by Damonte Johnson; SciJourner Reporter
What kills more people each year than floods, lightning, tornadoes and hurricanes combined? Heat! Heat is the number one weather-related killer in the nation, according to records at the National Oceanic and Atmospheric Administration (NOAA) National Weather Service. In 1980, a heat wave claimed close to 1,250 lives across the nation. Later, in 1995, more than 700 people in the Chicago area alone were killed because of heat related issues according to NOAA’s records. This may have people thinking… How Hot is Too Hot?
Currently, the United States is suffering from a terrible heat wave. According to NOAA, 33 states issued heat advisories the week of July 17–July 23, an area affecting 100 million people. On July 19, 13 states hit the 100 °F, while 40 other states were in the 90’s. In Saint Louis, temperatures will be in the mid to high 90’s the week of July 25–30, with heat index being near the 100’s.
According to MEDscape.com, an online journal ran by the WebMD Health Professional Network, when a person’s runs a temperature of 106 °F or more that person is at a great risk of a heatstroke. WebMD defines heatstroke as, “When the body fails to regulate its own temperature and the body temperature continues to rise above 105 °F”.
There are two different forms of a heat stroke. Exertional heatstroke (EHS), usually affects individuals partaking in highly physical and energetic activities in the heat. The second is nonexertional heatstrokem which generally affects children 4 years of age and younger, and elderly people exposed to heat for long periods of time, says medscape.com.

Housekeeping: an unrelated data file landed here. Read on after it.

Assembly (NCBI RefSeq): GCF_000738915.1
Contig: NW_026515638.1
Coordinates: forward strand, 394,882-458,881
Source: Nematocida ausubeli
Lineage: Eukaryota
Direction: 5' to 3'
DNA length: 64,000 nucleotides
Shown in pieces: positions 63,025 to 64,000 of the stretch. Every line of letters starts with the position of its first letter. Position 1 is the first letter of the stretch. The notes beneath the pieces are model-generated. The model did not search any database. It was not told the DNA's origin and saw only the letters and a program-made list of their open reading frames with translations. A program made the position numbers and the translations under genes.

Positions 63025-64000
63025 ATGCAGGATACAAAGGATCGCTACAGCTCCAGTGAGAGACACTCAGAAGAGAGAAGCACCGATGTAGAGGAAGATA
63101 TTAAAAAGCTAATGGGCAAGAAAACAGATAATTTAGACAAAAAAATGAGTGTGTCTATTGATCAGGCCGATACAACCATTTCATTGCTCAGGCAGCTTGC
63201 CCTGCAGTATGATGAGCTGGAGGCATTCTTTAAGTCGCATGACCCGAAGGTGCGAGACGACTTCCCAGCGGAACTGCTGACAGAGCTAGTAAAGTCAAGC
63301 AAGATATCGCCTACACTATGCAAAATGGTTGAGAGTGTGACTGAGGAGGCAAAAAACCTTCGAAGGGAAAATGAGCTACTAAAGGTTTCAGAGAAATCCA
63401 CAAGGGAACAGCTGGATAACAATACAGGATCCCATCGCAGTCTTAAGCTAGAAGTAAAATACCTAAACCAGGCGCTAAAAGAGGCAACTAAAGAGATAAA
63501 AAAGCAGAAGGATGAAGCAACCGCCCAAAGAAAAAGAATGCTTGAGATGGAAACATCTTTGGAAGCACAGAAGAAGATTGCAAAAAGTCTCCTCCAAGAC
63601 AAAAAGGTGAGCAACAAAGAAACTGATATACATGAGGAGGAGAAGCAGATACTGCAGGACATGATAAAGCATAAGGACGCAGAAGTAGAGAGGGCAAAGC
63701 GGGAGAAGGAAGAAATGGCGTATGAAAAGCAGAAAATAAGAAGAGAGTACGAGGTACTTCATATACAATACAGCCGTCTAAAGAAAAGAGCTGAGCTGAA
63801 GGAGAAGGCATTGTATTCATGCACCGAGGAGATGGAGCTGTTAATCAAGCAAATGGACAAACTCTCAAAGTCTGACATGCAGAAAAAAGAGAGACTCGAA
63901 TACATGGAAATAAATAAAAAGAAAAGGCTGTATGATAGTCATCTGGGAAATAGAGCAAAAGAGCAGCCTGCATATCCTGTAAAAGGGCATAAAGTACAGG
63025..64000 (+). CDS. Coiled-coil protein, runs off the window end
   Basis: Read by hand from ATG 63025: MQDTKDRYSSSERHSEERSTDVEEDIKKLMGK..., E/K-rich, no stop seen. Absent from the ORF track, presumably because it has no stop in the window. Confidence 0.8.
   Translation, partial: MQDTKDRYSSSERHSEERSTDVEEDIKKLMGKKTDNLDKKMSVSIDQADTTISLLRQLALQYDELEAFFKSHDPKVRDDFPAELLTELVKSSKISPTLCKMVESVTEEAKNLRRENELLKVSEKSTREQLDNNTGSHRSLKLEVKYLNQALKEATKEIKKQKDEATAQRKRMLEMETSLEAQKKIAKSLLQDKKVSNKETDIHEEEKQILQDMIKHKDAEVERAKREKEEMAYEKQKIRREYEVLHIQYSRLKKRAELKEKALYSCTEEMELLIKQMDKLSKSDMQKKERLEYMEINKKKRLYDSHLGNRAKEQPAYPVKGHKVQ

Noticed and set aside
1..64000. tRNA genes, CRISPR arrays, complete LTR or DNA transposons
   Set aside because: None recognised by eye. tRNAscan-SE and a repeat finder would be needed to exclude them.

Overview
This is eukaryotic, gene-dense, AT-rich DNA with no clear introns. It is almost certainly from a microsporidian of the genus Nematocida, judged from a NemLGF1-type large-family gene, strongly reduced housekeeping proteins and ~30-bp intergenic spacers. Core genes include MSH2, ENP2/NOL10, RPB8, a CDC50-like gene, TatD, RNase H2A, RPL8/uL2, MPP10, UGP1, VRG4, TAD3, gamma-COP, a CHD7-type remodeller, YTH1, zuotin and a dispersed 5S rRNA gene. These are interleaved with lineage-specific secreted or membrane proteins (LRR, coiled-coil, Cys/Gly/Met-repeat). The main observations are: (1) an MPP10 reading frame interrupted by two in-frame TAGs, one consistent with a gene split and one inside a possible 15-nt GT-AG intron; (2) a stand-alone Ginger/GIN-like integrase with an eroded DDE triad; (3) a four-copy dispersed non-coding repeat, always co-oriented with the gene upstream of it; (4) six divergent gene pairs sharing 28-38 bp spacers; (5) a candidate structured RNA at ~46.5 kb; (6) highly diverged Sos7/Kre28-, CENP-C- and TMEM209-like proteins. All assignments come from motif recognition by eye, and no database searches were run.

What is exactly happening to the body during a heat stroke? The Centers for Disease Control and Prevention (CDC) reports that the body is overheated and can’t fix its temperature with its normal procedures. For example, normally, when the body heats up, it sweats to cool down. Certain factors, however, can keep the body from sweating. For instance, if the humidity is high it becomes harder for sweat to evaporate and thus sits on your body. Other factors that can affect properly sweating include weight, age, and dehydration. The CDC reports that when sweating fails, the body heats up rapidly and the person suffers heatstroke.
WebMD states that signs that a person may be suffering from a heatstroke can include temporary loss of consciousness, difficulty breathing, temperature of 106 °F, confusion and a fast heart rate. Heatstroke can eventually lead to death if not treated soon enough; last year over 130 people died due to heat related issues.
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If you think someone is suffering from a heat stroke call 911, and proceed to move the victim to a cool place. Proceed to remove any extra clothing, ice the victim down, sponge the person down with cool but NOT cold water, and if the person is awake have them drink water. Damonte Johnson
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